Today’s review is about the all new Burson Conductor 3X aka the C3X, a fully balanced DAC/Amp and ADC that retails for $2,144 USD.
Disclaimer: Burson Audio supplied the Conductor 3X at no cost for this review. This article represents solely my own impressions. Burson Audio is a site advertiser but in no way affiliated with Headfonia. Many thanks for the opportunity and generosity.
About Burson Audio:
Burson Audio is a Melbourne based manufacturer of D/A Converters, Amplifiers and DAC/Amps. They have been active for over 20 years (since 1996) now, and are probably best known for their good price to performance products. We have covered many of them on our web space in the past, and if you want to check out previous reviews you can do so here: www.headfonia.com/tags/burson
Burson works on a couple of different technologies. Their most popular one might be their discrete op-amps for which they give a life-time warranty. Burson also introduced a so-called max current power-supply and their cool case. You can dig deeper into what these exactly are on their website.
Their product range goes from the $199 USD Fun all the way up to the $2,144 USD Conductor 3X. Burson has something for every wallet-size in their portfolio and even offers upgrade components for those that want to tinker a little.
Another good thing about Burson is, that they have a wide-spread dealer network all around the globe. So, if you want a try-out session you can check their dealer-list online and go to the nearest available one. Why do I mention this? Because it isn’t always guaranteed that there is a retailer nearby in our hobby.
This review is about the Conductor 3X, you can find the regular Conductor 3’s review right here:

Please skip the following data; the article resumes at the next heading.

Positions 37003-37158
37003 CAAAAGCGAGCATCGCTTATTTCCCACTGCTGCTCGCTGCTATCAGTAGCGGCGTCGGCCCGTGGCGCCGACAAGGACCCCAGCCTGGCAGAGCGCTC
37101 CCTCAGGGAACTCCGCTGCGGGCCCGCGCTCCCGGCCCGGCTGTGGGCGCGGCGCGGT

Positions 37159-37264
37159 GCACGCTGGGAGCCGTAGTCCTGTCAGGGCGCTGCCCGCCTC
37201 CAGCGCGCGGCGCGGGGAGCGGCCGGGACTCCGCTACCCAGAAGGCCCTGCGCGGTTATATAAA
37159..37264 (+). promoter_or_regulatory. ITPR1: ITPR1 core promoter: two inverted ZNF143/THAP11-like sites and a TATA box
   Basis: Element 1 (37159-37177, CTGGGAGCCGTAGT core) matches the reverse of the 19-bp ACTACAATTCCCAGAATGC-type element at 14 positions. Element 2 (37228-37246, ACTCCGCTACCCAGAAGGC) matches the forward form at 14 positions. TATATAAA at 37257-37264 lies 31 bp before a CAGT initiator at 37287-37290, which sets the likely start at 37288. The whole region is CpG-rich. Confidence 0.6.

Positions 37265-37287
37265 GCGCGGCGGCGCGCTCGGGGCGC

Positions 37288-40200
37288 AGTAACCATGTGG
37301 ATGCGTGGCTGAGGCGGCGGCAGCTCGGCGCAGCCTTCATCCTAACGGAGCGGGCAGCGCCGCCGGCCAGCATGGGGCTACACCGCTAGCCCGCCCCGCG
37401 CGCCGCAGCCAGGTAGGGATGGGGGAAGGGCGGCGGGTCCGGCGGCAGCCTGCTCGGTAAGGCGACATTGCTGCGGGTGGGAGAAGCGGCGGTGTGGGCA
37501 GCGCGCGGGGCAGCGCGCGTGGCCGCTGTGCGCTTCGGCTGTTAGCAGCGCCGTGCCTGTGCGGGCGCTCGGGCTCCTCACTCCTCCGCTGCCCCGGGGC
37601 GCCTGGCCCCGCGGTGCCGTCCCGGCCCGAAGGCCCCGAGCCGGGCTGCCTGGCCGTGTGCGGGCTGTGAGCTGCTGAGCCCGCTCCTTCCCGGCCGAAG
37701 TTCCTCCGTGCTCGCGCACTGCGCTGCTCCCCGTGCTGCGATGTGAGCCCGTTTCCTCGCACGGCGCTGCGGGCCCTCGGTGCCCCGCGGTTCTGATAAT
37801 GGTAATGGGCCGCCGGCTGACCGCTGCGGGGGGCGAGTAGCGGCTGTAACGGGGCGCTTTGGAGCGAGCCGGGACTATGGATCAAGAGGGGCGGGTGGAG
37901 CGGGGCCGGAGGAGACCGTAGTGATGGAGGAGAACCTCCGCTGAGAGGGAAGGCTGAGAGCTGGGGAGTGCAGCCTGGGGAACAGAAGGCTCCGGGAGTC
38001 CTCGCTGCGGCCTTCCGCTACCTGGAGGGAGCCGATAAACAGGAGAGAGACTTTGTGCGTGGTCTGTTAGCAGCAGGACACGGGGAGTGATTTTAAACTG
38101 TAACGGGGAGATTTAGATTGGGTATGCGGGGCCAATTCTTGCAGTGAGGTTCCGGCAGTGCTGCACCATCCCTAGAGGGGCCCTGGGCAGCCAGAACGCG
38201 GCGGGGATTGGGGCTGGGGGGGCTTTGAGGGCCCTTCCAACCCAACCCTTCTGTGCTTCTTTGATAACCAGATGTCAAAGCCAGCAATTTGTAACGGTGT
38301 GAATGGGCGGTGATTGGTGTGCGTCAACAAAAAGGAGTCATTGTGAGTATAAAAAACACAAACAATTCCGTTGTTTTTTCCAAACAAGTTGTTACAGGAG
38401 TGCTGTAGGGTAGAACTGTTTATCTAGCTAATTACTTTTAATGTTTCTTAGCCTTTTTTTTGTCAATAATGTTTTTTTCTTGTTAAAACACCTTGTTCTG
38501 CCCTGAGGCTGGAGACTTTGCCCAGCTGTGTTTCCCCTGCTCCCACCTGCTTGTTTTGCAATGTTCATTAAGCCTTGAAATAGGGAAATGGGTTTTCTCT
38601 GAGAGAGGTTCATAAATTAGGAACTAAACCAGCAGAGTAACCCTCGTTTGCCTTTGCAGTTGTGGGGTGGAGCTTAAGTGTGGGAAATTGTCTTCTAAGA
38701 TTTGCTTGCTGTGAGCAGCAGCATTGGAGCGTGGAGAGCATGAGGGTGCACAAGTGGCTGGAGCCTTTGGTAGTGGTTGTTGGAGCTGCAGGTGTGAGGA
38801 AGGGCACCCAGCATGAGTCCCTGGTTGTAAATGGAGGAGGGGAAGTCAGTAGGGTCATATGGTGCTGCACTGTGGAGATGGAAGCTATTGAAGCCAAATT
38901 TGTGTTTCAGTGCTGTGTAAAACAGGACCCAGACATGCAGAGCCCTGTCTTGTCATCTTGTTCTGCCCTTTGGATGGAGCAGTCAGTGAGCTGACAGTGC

About the Conductor 3X:
The Conductor 3X is a fully balanced, Class A, discrete digital to analogue converter and amplifier. It uses a dual mono construction built around the ESS 9038Q2M chips and their own V6 Vivid Dual op-amps. It comes with four digital inputs. Namely USB C, RCA Coax, S/PDIF optical and Bluetooth 5 (aptX HD).
The C3X decodes PCM up to 32bit and 768kHz and DSD up to DSD512 via DoP. On top of that there is also a 3.5 mm microphone input, should you want to record with the Burson. You can use the C3X as a headphone or pre-amp solo as well, bypassing the internal DAC via the XLR inputs. You get two of them, so you can hook up two separate sources if you need to.
Output-wise the Conductor 3X offers a line-level XLR and a pre-amp XLR output on the rear. On the front you’ll find a 6.35 mm and a 4-pin XLR headphone port. Both these headphone outs come with an impedance of 0.5 Ohms, which is really low and should not mess with low-impedance headphones.
The C3X is quite a beast when we’re looking at power specs. The unbalanced 6.35 mm output boasts 3.75 Watts into 16 Ohms, while the balanced 4-pin XLR even doubles that. This means, that the Burson should not have any problem with even the most demanding headphones out there. And I can confirm that it drives my Susvara to blasting volumes. But loudness is not everything as we know.
The Conductor 3X measures 255 x 270 x 70 mm (DxWxH) and weighs approximately five kilograms. More detailed specifications can be found on the product page here: https://www.bursonaudio.com/products/conductor-3x/